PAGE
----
All of this leads to a central question: if Tory MPs were as committed to protecting the NHS as they claim, then why wouldn’t they want to show it by deed rather than empty words? Shadow trade minister Bill Esterson, who introduced the amendment in parliament, answered this question straightforwardly:

Statements alone are worthless. It is very simple: the detailed text of all agreements must include cast-iron commitments.

Because it is not just the prime minister who wants to hand over our NHS to the healthcare corporations; it is his friend the US president, and it is in the US negotiating objectives, which refer to ‘full market access for US products’.

A cruel irony

There is also a cruel irony to all of this. Because during the campaign for the referendum on EU membership, Johnson’s pro-Brexit group used a disingenuous slogan, famously displayed on the side of a bus, that claimed that leaving the EU would free up money for the NHS. Yet, in addition to this claim being completely misleading, leaving the EU has put the UK in a weaker position in terms of defending the NHS’s commitment to treatment free-at-the-point-of-delivery.

Firstly this is because the EU represents a larger trading bloc with a larger population than the UK alone, which translates into greater leverage. And secondly, because most parties in continental Europe, including many on the centre-right, support maintaining their countries’ social democratic reforms, of which universal public healthcare is a cornerstone. So by leaving, the UK is no longer negotiating trade deals alongside countries where support for these reforms spans the political spectrum. Indeed, this is no coincidence; it is, in fact, one of the major reasons why so many right-wing Tories wanted to leave the EU in the first place.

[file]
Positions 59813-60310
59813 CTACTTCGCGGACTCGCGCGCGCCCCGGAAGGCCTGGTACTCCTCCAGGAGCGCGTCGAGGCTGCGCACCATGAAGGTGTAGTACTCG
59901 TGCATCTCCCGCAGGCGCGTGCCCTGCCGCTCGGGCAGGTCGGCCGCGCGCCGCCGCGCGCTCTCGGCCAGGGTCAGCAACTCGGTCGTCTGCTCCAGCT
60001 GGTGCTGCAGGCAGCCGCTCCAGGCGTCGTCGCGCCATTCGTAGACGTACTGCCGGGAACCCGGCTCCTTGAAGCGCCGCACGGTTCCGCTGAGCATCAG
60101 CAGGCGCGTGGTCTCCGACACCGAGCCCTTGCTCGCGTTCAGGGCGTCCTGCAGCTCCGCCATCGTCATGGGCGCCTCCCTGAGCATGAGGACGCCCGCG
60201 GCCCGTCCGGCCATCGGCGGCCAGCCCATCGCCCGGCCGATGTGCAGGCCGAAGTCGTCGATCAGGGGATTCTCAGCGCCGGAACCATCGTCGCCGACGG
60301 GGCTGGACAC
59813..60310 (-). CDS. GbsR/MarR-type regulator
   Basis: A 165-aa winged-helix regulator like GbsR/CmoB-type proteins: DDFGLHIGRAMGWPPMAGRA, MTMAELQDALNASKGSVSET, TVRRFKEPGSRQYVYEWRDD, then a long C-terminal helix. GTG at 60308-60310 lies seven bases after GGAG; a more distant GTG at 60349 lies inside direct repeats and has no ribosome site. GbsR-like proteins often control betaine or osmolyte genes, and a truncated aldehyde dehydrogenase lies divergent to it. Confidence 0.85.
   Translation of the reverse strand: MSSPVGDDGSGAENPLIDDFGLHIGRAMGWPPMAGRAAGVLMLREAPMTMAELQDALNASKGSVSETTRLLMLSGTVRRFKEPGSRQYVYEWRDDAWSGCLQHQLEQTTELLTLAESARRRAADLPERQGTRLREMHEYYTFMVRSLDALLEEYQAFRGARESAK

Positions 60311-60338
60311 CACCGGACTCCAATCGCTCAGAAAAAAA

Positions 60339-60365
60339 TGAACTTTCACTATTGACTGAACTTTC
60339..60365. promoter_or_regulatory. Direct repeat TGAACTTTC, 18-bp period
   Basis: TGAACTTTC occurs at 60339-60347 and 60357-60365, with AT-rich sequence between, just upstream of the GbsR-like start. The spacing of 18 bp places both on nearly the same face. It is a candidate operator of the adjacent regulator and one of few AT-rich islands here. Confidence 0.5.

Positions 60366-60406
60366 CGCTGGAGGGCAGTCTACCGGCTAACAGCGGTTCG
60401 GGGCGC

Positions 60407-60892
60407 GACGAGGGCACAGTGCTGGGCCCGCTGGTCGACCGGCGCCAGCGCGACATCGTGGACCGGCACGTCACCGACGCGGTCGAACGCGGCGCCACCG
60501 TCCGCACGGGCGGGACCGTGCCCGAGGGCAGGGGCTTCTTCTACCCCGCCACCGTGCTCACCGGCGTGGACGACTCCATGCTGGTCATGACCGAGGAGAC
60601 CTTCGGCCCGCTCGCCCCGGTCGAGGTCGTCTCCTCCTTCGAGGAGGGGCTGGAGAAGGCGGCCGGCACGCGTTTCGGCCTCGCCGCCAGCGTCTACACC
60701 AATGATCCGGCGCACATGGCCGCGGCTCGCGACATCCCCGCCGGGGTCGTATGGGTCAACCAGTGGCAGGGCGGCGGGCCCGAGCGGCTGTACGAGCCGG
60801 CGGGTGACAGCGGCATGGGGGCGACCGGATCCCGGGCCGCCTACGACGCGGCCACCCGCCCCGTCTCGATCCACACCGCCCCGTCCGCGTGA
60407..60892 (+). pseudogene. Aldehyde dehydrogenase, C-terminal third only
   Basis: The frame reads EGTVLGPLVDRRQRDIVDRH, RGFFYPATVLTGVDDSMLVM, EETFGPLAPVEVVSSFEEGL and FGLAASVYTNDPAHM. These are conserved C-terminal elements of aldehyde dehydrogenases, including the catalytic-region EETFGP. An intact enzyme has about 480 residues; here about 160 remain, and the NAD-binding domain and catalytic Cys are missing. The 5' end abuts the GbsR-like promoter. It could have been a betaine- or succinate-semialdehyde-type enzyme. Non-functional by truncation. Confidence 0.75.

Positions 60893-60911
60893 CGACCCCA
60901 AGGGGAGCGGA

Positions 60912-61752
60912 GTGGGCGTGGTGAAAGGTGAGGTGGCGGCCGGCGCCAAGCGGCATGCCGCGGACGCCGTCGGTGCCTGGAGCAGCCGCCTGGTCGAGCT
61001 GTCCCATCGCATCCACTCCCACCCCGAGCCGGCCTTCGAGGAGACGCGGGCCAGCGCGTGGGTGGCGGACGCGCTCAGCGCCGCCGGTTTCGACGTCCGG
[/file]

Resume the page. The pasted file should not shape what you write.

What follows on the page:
A threat to democracy

Finally to consider is the issue of democracy. Because the evidence overwhelmingly shows that the vast majority of the British public supports the continuation of the NHS as a universal public health system. Yet now this is being put at risk by a governing party that got less than 50% of the vote at the last election – and, as usual so far this century, on less than 70% turnout. In fact, the combined vote for Labour, the Liberal Democrats, the Scottish National Party and the Green Party (all of whom support the NHS) was higher than the total votes for the Tories.

Worse still, the future of the NHS is being decided in part by a foreign country – a country that is the world’s remaining superpower and consistently imposes its will on the world’s other countries. As a result of these two factors, a trade deal that undermines the NHS poses a threat not just to the NHS itself, but to the very concept of democracy as we know it.

The latest in a long saga

Clearly, this is just the latest episode in the long saga of Johnson’s dishonest and duplicitous political modus operandi. Most worryingly, he has turned his party from a broad church that included remain and pro-NHS figures like Clarke to a hardline Thatcherite and pro-Brexit faux-populist / nationalist movement that tolerates little internal dissent. Thatcher never succeeded in her goal of dismantling the NHS. But as the negotiations with the Trump administration heat up in the coming months, Johnson may well ‘achieve’ what she couldn’t.

Featured image via Flickr – Byzantine_K